PULLMAN, Wash. — Vineyard floor management can be divided into two areas, the area under the vine and the area between the rows. Cover crops are often planted between the rows and mowed as needed during the season. Under the grapevines, a two- to four-foot strip is kept weed-free with herbicide applications. The most widely used herbicide in vineyards is glyphosate; it is cost-effective, controls many weed species, is environmentally friendly, and has low human toxicity . However, there is a growing debate in the scientific community about glyphosate impacts on human health and reports of glyphosate and the presence of its metabolites in the food supply .Mechanical cultivation is one option to replace or to complement chemical weed control under the vines. A variety of vineyard under-vine cultivators are available on the market. Weed control efficacy depends on plant species and operation timing, but no single piece of equipment will control all weed species or be compatible with all vineyard layouts. There is limited research in mechanical in under vine weed control options.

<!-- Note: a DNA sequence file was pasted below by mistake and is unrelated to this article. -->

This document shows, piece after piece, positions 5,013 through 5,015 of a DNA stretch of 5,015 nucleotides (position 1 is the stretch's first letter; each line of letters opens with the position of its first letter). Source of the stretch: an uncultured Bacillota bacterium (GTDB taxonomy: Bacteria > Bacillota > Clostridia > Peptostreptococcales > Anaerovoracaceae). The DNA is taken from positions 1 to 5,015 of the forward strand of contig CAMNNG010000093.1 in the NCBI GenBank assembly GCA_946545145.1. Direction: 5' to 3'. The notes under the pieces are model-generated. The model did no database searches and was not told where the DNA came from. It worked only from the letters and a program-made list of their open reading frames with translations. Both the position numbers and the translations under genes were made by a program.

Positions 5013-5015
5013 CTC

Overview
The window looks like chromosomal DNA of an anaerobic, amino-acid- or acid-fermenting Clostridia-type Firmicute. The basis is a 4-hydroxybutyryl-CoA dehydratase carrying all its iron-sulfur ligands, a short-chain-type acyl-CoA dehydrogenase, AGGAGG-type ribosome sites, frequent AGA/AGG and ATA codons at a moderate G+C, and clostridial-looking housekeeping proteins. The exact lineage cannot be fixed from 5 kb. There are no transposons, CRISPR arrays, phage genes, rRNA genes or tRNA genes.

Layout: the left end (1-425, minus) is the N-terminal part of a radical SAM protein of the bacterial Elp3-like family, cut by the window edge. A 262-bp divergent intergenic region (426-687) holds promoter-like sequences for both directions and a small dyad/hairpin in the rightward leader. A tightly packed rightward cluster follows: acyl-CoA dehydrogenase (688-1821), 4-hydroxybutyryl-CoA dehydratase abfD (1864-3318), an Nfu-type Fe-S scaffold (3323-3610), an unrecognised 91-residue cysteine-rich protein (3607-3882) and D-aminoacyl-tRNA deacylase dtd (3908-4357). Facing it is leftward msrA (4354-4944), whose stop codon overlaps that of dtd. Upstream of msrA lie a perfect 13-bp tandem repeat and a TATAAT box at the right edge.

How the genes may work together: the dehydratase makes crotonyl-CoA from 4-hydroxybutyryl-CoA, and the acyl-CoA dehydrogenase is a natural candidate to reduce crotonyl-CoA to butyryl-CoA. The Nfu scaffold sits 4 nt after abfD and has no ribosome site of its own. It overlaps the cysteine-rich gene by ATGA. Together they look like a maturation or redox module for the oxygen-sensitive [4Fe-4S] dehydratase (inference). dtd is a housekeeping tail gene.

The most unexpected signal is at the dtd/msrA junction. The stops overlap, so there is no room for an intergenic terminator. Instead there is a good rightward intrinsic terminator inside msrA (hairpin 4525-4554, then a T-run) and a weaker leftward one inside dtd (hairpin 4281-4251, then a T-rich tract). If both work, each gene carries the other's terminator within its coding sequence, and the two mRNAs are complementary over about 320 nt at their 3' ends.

A project funded by Western Sustainable Agriculture Research and Education (WSARE, project number OW18-019) was initiated in 2018 to improve our understanding of the applications and limitations of under-trellis cultivators in Oregon vineyards. A total of six treatments were included: brush weeder, rotary tiller, hoeing blade, in-row mower, hoeing blade with rotary tiller, and a non-treated reference. Each side of the vine row was cultivated once with an ID David in row weeder with a single-side hydraulic articulating arm mounted on the rear of the tractor (Figure 1).Among all implements, the best performance was observed when soil volumetric water content was below 30% in a silt clay soil. Rainfall, which occurred after cultivation, appeared to impact efficacy, as it supported weed regrowth or new seedlings. Cultivation early in the season was less effective in part because of significant rainfall in the weeks following the treatment. The highest level of control was observed with the hoeing blade with the rotary tiller. Control was as high as 80% four weeks after treatment. The tiller plus hoeing blade outperformed the hoeing blade alone in some instances, likely because this combination better-disrupted weed root-soil contact (Figure 2).
Figure 1. On-farm study evaluating under-vine cultivator in Turner, OR in the spring of 2021.